Contact: Patrick Farrell, 617-358-1185 | pmfarrel@bu.edu

(Boston) – A team of researchers, including three from Boston University, have released findings suggesting that current plans to introduce fresh water to inland marshes around the Louisiana Gulf Coast may weaken protective coastal barriers, leaving inland regions more vulnerable to hurricanes. The relative weakness of freshwater marshes compared to salty wetlands, they said, may help explain coastal erosion patterns after Hurricanes Katrina and Rita.

“Some of the very same marshes that were ravaged by Hurricanes Katrina and Rita in 2005 are now being inundated with oil five years later,” says College of Arts & Sciences Professor of Earth Science Duncan FitzGerald. “It is a testimony to the resiliency of wetlands that they are able to survive these environmental disasters.”

To compare resistance of fresh and salt water wetlands against hurricane-force waves, the researchers tested the shear strength of soil in situ and in core samples retrieved from high- and low-salinity marshes along the Gulf Coast. They identified a weak zone in freshwater wetland cores that coincided with the base of plant rooting.

Soils from high salinity wetlands demonstrated no such zone, and contained deeper rooting. The strength of soil in this weak zone fell below the calculated shear force of waves generated by Hurricane Katrina, the researchers said, potentially explaining the greater failure rate of low-salinity marshes compared to salt water marshes during the storm.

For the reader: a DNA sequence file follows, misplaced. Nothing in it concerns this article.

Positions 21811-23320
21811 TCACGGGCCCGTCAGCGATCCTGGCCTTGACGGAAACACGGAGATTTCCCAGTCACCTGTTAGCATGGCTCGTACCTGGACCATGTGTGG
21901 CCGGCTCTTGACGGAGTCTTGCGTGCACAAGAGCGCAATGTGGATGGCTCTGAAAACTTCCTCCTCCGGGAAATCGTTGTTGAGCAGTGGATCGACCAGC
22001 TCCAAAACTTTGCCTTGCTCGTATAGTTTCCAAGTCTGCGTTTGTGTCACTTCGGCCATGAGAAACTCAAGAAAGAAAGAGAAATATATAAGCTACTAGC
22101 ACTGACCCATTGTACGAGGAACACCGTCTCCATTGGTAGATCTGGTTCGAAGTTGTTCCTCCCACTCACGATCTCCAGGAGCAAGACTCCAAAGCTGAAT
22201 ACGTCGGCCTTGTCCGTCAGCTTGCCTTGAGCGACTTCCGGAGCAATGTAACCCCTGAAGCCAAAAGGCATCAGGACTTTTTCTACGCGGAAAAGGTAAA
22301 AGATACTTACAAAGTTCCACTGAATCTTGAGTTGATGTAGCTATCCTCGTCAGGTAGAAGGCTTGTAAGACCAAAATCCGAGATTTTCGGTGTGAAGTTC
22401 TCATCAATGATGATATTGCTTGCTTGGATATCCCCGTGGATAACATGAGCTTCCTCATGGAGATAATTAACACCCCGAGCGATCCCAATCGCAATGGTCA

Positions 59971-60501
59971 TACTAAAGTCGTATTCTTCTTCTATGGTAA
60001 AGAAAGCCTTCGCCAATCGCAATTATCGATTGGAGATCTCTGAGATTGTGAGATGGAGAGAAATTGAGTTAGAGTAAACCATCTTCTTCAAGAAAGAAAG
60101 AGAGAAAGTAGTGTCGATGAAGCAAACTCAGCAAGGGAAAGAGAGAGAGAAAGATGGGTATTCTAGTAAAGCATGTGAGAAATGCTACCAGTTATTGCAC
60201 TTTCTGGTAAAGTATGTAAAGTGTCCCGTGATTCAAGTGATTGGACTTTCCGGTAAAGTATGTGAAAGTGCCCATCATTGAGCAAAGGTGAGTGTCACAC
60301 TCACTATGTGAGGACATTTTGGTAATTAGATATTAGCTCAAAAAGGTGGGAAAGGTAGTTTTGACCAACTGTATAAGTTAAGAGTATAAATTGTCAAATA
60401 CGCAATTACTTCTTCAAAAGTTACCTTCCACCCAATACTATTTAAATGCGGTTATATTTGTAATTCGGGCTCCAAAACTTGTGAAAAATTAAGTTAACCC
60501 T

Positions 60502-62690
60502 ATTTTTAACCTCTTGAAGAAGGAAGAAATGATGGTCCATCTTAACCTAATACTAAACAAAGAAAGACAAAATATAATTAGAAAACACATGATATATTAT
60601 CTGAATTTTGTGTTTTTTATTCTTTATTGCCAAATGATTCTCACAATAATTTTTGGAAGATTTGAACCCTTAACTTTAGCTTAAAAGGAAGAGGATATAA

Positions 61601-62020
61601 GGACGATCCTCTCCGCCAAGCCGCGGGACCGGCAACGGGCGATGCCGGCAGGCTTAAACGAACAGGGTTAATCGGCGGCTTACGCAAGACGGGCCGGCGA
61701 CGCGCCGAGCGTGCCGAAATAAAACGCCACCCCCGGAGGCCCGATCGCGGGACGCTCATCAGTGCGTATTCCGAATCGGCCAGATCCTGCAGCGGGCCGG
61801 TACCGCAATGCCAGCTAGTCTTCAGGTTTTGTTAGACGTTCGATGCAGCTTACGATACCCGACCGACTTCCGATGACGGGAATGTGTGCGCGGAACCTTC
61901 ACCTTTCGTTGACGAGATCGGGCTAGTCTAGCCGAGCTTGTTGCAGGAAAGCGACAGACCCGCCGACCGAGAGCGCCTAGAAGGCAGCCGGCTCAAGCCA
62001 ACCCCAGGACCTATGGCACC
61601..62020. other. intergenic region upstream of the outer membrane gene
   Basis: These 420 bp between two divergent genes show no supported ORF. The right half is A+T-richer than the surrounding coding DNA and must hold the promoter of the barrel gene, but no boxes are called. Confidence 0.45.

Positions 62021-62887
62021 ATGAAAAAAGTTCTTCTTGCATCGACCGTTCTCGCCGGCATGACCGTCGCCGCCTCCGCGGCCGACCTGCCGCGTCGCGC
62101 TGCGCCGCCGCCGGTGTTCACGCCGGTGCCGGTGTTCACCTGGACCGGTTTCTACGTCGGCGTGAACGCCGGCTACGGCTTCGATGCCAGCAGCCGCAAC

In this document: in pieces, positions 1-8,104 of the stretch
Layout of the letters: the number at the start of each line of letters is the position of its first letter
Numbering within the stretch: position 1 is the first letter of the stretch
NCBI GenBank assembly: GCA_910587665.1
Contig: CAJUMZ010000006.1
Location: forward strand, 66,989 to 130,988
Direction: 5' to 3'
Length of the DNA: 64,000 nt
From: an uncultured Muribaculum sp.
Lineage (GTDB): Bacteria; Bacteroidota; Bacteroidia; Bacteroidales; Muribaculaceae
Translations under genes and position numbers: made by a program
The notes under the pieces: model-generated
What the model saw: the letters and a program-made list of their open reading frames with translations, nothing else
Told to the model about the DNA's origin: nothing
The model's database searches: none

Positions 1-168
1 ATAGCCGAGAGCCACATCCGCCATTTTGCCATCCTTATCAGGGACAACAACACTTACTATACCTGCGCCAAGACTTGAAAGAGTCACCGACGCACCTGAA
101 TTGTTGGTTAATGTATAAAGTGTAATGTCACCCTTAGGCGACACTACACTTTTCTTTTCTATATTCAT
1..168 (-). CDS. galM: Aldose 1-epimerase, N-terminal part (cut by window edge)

The team, whose paper has been accepted for publication in the Proceedings of the National Academy of Sciences, also included Boston University post-doc Zoe Hughes, and graduate student Nick Howes; Ioannis Georgiou, Mark Kulp, and Michael Miner of the University of New Orleans; and Jane Smith and John Barras of the U.S. Army Engineer Research and Development Center.

FitzGerald, who has been conducting research along the Louisiana coast for more than 20 years, has been using his expertise to help plan boom operations, determine oil burial on beaches, and provide expert opinion on the controversial berm construction strategy. He has been working in the Gulf since May 5th, documenting daily the oil encroachment on the Louisiana shoreline.

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